SECOND YEAR IN A ROW International

Doomsday Clock stuck near midnight

The Doomsday Clock, the symbolic countdown to humanity’s end, remained stuck on the brink of the apocalypse for a second year on Tuesday, because of the continued existential threats posed by nuclear war and climate change.

The Bulletin of the Atomic Scientists, the group which created the clock in 1947, said it was keeping the clock hands set at three minutes to midnight — the closest the clock has come to destruction since the throes of the Cold War in 1984.

“The clock ticks now at just three minutes to midnight because international leaders are failing to perform their most important duty,” the scientists said.

The ominous forecast was imposed despite two major diplomatic accomplishments last year: the Iranian nuclear deal and the historic Paris agreement to fight climate change.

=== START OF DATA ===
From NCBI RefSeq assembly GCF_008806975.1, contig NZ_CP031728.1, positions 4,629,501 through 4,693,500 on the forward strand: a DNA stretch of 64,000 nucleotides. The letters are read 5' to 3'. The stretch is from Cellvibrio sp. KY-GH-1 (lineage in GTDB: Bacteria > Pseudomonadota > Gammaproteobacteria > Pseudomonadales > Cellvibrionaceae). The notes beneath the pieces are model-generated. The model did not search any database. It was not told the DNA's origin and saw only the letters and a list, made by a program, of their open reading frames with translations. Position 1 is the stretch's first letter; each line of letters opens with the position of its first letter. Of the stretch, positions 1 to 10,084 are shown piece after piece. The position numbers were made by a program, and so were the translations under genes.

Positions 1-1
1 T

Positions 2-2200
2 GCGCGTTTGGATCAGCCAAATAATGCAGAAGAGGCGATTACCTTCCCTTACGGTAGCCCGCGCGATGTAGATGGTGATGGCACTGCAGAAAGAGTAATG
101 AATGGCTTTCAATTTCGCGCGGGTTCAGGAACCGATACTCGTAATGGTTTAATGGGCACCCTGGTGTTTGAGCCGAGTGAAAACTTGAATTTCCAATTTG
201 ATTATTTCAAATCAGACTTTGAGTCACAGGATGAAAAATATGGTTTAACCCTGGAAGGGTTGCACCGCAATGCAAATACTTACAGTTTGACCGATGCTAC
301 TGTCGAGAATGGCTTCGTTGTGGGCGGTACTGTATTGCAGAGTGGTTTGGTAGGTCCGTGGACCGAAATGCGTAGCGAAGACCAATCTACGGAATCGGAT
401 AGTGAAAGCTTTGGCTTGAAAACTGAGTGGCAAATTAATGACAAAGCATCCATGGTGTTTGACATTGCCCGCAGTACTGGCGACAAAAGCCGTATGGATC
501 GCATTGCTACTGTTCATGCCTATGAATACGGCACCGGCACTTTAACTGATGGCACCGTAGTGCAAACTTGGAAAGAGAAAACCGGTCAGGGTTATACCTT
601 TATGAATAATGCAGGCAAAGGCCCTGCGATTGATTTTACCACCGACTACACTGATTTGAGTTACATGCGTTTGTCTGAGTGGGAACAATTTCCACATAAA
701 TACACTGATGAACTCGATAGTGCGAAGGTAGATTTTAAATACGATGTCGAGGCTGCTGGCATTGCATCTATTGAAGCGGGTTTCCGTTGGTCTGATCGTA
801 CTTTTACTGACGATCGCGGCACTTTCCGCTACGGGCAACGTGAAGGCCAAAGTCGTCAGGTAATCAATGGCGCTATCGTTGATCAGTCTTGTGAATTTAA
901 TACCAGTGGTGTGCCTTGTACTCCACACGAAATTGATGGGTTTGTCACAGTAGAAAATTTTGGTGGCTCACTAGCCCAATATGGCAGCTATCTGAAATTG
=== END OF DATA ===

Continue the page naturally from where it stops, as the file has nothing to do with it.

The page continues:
“The decision not to move the hands of the clock in 2016 is not good news,” Lawrence Krauss, who chairs the Bulletin’s board of sponsors, said in announcing the new clock setting. The scientists, reinforced by former US cabinet secretaries William Perry and George Shultz, based their dire symbolic forecast on challenges of a global scale such as nuclear war and climate change.

But they also acknowledged the gathering threats posed to world order over the last year by the Islamic State and cyber warfare.

The scientists noted that the 11.57 p.m. setting was one of the worst since the clock’s inception. In 1991, when the threat of nuclear annihilation receded with the end of the cold war, the clock stood at 17 minutes to midnight.

In addition, the scientists said such progress was undermined by high tensions between the U.S. and Russia that are reminiscent of the Cold War. The U.S., India, China and Russia were spending $350 billion modernising their nuclear arsenals, and North Korea remained a nuclear risk.

In many ways, the world was a more dangerous place since the end of the Cold War, said Mr. Shultz who served as Reagan’s secretary of state in the 1980s. — © Guardian Newspapers Limited, 2016

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Printable version | Oct 26, 2020 1:51:01 AM |

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